McGuigan once held the WBA featherweight title, the same one Santa Cruz (32-0-1, 18 KOs) currently holds.

 

 

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Leo Santa Cruz seems to have nothing but respect for Carl Frampton

Leo Santa Cruz/Photo by Amanda Westcott, Showtime

 

Leo Santa Cruz didn’t get to where he is today by taking victories for granted. Therefore, even though Carl Frampton is moving up in weight to challenge Santa Cruz for his featherweight world title Saturday at Barclays Center in Brooklyn (on Showtime), Santa Cruz will stick to his credo of regarding every opponent as an equal.

“People think Frampton is the underdog because he’s moving up in weight,” Santa Cruz said Wednesday at a workout in New York City. “But I (previously) moved up in weight, too. I never take an opponent lightly. I’m going to come really hungry. I respect every fighter and I train for my opponent to be at his best.”

Santa Cruz intimated Frampton – a former super bantamweight champion from Northern Ireland – is as real as a fighter gets.

“I have a lot of respect for Frampton,” said Santa Cruz, of the Lincoln Heights section of Los Angeles. “He has everything you need to be a great fighter. Excellent footwork, great power and good punches. Once he’s in the ring with me, I’m fighting for my future.”

Santa Cruz is 32-0-1 with 18 knockouts. He has won titles in the bantamweight, super bantamweight and featherweight divisions.

Frampton is 22-0 with 14 knockouts.

 

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Leo Santa Cruz stoked that his ailing father made trip to New York City

Leo Santa Cruz, left, and Carl Frampton pose here on the observation deck of the Empire State building in Manhattan. They will fight Saturday at Barclays Center in Brooklyn/Photo courtesy of Amanda Westcott, Showtime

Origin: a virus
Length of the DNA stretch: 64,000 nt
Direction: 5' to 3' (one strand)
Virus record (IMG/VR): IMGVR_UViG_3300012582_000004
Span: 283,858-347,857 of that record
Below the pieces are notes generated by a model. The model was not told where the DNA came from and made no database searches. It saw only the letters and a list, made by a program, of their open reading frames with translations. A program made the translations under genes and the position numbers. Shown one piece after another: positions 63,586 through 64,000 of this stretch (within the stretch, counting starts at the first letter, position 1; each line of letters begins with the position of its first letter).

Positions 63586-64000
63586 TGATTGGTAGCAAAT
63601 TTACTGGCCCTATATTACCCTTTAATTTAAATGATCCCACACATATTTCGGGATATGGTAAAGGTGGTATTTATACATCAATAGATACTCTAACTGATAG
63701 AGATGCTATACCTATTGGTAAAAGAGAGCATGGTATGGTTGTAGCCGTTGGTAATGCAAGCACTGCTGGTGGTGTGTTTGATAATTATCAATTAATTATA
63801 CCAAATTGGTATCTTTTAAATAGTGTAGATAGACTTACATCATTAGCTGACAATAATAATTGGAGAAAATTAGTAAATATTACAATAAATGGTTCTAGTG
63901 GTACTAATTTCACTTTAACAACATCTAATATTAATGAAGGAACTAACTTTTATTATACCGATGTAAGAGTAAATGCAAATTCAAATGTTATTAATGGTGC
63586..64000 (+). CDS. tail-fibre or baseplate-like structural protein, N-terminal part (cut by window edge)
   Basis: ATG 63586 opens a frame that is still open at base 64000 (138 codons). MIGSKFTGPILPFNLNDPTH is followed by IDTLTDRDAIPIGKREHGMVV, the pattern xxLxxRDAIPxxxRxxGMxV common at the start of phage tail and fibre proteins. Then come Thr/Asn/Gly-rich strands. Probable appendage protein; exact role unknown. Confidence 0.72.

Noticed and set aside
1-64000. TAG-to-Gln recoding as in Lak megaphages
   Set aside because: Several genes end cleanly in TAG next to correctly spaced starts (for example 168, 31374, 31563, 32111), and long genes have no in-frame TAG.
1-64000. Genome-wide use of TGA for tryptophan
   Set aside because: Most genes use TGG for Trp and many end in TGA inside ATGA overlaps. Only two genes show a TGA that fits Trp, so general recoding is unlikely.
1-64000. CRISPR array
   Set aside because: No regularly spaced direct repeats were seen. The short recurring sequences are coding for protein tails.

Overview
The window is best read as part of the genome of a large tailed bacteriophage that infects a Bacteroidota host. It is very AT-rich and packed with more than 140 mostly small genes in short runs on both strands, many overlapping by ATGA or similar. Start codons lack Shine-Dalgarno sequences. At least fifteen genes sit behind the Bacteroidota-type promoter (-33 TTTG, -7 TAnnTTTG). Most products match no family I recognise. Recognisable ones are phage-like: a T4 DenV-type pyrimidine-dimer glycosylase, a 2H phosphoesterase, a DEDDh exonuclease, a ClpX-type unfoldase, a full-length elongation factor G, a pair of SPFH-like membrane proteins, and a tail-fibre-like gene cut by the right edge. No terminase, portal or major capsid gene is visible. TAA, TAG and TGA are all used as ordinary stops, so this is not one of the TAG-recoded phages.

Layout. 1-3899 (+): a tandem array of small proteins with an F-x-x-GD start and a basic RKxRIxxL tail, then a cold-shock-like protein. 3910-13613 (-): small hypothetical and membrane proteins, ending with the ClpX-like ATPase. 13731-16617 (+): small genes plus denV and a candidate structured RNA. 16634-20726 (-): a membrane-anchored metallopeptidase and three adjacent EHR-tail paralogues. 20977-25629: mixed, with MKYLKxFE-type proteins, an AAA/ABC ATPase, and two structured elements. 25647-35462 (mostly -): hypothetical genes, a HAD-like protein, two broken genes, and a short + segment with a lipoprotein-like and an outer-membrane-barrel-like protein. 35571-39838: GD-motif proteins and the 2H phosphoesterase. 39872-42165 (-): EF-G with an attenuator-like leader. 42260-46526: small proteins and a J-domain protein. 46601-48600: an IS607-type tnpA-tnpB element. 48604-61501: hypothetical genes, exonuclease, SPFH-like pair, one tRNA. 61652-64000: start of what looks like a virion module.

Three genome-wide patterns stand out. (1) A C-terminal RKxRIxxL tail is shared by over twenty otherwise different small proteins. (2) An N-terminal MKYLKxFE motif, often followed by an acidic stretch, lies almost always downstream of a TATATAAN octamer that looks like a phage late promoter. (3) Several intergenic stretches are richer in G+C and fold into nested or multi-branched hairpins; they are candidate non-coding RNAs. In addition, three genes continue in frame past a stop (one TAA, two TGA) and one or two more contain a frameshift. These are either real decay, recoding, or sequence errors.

Leo Santa Cruz of Lincoln Heights was in a good mood Tuesday. One reason was because he and Carl Frampton were able to spend some time on the observation deck of the Empire State building in Manhattan. The biggest reason was because Santa Cruz’s ailing father – Jose Santa Cruz – will be in his corner Saturday when Santa Cruz (32-0-1, 18 KOs) defends his featherweight belt against Northern Ireland’s Frampton (22-0, 14 KOs) at Barclays Center in Brooklyn (on Showtime).

The elder Santa Cruz helps train his son along with his other son, lead trainer Antonio Santa Cruz. Jose Santa Cruz has been battling spinal cancer and although he has been improving, there was still a question as to whether he was going to be able to make the cross-country trip to New York City.

“I am so happy my father is here with us,” Leo Santa Cruz said. “We thought he might not be able to make it, but thank God he is here with us. Not having my dad here in New York with me would have been hard. It actually brought tears to my eyes.
“But I am very happy that he is here and will be in my corner for my fight.”

 

 

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Elio Rojas will be eager to show he still has ‘elite’ ability when he fights Mikey Garcia underneath Santa Cruz-Frampton

Elio Rojas/Photo courtesy of BoxRec.com